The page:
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Women in the Restaurant Industry Are Building Their Own Inclusive Resources

From the Editor: “Binders full of women,” a gorgeous above-ground-level restaurant in SF, and more in food this week

Cookbook author and speaker Julia Turshen is already working on a project to connect women and people of color to one another
Photo by Gary He/Eater

This post originally appeared on March 31, 2018, in Amanda Kludt’s newsletter “From the Editor,” a roundup of the most vital news and stories in the food world each week. Read the archives and subscribe now.


Last week I wrote about how surprised I was that the upcoming mini season of Chef’s Table: Pastry wasn’t dominated by female chefs, as women comprise the majority of the pastry world. And I mused about the idea of a database of talent to help producers make better, more representative TV. The response was pretty incredible! TL;DR: I got a lot of women writing in support of the idea and a couple of men asking me to list all the female pastry chefs that have more compelling stories than Will Goldfarb. So, cool.

Some takeaways from all of your letters:

  • First, and most importantly, I learned that author and speaker Julia Turshen is already building something similar, not just for surfacing talent but for connecting women and people of color to one another. So… I’m off the hook, maybe! Julia can do it, and I’ll do my best to share and promote her project when it’s live.
  • One reader told me about 500 Women Scientists, a recently launched database in the scientific community where users can “request a woman scientist.” Love it.
  • Another pointed out that a database would be useful not just for media companies and food shows, but also advertisers. This reader, who makes commercials, says a database would help her with casting.
  • One reader pointed me to Parabere Forum, an international org with a database of 5,000 chefs, sommeliers, food producers, scientists, and anthropologists. Its founder Maria Canabal tells me that after five years, “we have sent chefs and food entrepreneurs to congresses, round tables, contests, foundations and universities all over the world.” Rock on.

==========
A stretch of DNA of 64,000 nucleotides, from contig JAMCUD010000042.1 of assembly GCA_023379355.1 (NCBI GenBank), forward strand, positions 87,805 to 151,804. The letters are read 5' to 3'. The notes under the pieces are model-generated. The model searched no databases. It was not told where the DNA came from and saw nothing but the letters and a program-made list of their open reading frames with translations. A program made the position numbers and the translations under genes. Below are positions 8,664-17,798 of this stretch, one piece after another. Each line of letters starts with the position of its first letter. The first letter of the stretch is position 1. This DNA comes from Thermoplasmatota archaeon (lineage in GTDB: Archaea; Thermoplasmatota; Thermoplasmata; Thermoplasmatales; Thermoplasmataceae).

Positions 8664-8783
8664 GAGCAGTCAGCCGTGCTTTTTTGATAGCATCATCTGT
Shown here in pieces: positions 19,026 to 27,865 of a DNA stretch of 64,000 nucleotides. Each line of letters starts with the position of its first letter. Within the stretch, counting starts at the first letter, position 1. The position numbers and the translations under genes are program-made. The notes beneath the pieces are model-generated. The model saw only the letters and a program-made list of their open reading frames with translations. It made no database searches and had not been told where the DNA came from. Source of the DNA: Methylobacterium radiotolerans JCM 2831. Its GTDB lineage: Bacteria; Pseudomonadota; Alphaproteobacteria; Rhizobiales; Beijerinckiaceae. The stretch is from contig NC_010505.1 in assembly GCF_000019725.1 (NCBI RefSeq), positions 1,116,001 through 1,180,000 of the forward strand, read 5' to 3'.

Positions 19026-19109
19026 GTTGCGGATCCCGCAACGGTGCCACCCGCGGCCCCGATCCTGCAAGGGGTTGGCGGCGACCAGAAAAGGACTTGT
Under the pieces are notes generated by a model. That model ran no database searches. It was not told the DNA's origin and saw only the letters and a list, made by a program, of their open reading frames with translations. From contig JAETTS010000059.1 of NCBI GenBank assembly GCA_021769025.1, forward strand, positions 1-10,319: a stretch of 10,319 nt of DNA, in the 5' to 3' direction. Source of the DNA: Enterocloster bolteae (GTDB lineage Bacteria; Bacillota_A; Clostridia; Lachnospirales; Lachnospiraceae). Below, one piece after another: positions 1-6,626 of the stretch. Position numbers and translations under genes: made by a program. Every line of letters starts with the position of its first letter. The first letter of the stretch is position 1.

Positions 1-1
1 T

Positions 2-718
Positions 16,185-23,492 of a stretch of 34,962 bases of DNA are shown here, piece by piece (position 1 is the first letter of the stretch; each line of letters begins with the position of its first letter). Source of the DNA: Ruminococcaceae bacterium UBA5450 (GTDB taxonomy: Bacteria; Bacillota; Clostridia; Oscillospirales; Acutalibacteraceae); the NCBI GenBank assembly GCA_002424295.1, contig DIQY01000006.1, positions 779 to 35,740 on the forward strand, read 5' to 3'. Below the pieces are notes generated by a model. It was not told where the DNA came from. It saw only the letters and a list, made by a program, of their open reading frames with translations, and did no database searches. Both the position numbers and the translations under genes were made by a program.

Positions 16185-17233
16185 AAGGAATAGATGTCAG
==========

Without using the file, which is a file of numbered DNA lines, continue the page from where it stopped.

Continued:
• One chef said the idea of a database for producers “feels a bit like a ‘binder full of women.’ WHY don’t ‘they’ seek out new talent? How is that not exciting?” But she also recognized that, as a busy business owner and mother in a small town, she herself doesn’t know how she is supposed to get recognition from the right people in the industry.
  • A reader in Berlin, who co-founded a group called the Feminist Food Club, is working on a similar list of female-identifying chefs and food business owners in that city. Here’s the Google doc they will eventually turn into a database.
  • A reader in Melbourne created her own list of women-owned restaurants as a resource for local event organizers and festival curators.
  • Multiple female producers and filmmakers shared the struggles they’ve had promoting female talent from within.
  • Several women said they feel they have to work twice as hard to get recognized and want to focus more on self promotion. And some pointed to the oft-discussed systemic issues within the industry that keep women from the top in the first place (harassment, a lack of support for pregnant chefs and new mothers, and a media that’s overly focused on what’s “new” in a world where “men, more than women, position what they have to say using terms such as ‘new,’ ‘innovative,’ ‘cutting edge’ about something that has been done by other cultures for a while.”)

Thank you to everyone who took the time to write in. I’ll be sure to share Julia’s database when it’s up.


Opening of the week: Che Fico

Photo by Patricia Chang/Eater SF

Adding this one to my San Francisco agenda because a) it’s gorgeous; b) I’m wondering if above-ground-level dining rooms are becoming a bit of a *trend* in uber-expensive SF (see Mister Jiu’s and Eight Tables); c) handmade pasta; and d) I’m a huge fan of Angela Pinkerton’s desserts and am excited to see her pop up again.


On Eater

Milkshakes from Black Tap
Photo: Black Tap/Facebook

Last week on the Upsell

Casey Johnston, the Future Editor at The Outline, stopped by the podcast to explain how a drink called Muscle Milk ended up all over America. And then Dave Asprey, founder and CEO of Bulletproof, explained everything he thinks is wrong with protein in 2018 and where protein will go next. Listen here.


Off Eater


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